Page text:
Paying people to lose weight may backfire in the long run

Financial incentives are widely used in health behavior interventions. However, new research suggests that paying people to maintain a healthier lifestyle may actually lead them to gain weight and be less active.

The study, published in the Journal of Obesity, assessed participants’ financial motivation to participate in the “Make Better Choices” trial — a trial testing four different strategies for improving four health risk behaviors: low fruit and vegetable intake, high saturated fat intake, low physical activity, and high sedentary screen time.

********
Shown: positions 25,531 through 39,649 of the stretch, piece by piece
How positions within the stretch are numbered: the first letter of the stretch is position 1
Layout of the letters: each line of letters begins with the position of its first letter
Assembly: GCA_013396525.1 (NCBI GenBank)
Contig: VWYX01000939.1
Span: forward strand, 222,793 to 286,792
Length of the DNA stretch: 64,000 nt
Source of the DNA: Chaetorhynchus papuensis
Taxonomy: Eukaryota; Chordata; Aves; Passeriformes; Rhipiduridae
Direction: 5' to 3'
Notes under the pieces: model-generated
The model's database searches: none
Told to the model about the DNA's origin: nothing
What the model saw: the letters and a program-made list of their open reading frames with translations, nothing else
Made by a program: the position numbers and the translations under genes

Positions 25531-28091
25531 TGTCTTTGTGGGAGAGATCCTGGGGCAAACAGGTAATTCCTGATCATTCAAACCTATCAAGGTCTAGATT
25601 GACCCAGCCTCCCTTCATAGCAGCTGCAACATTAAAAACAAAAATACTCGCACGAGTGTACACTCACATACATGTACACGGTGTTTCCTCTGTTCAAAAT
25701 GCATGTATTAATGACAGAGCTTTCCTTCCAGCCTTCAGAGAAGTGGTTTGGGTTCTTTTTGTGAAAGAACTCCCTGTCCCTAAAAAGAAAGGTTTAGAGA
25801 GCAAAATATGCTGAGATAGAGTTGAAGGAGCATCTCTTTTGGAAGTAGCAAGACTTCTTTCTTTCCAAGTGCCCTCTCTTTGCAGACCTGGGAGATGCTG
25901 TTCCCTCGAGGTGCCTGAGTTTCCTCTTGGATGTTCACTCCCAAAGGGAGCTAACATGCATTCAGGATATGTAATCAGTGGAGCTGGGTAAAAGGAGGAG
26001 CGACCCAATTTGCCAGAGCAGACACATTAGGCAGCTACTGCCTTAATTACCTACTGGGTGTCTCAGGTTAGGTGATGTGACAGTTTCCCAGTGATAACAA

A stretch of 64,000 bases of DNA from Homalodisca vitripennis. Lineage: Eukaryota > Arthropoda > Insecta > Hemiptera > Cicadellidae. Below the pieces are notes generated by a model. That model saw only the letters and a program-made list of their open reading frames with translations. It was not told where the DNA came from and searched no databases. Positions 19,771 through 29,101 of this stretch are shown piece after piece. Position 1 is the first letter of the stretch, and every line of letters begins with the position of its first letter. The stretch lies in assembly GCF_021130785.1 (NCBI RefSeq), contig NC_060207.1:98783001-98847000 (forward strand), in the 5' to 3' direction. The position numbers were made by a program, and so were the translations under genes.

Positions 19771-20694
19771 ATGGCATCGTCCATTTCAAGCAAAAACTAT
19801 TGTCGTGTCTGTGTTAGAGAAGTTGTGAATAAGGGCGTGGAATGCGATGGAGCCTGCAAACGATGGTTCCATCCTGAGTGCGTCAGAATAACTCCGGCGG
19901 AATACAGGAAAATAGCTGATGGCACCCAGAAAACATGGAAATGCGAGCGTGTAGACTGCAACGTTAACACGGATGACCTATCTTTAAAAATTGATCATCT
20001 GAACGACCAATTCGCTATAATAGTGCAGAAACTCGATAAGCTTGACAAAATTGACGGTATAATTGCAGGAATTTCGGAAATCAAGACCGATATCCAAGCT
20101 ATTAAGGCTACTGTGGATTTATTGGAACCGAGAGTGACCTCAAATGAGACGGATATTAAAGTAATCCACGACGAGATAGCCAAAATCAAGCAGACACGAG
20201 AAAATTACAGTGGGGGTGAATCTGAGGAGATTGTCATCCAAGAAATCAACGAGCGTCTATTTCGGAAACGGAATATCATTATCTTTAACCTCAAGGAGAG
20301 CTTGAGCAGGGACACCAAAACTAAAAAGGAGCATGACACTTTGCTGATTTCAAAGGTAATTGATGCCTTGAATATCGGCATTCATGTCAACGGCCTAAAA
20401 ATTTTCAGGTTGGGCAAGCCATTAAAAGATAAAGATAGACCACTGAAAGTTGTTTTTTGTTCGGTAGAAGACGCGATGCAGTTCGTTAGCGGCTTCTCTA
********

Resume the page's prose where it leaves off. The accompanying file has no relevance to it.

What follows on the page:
The study found that participants who reported being more motivated by financial incentives were worse off in terms of their diet and activity (among men), and their body weight (men and women) at the end of a 17-week follow-up period.

The study authors posit that when financial incentives are overemphasized, they have the potential to be interpreted as controlling and thus undermine participant’s motivation and subsequent maintenance of targeted health behaviors.


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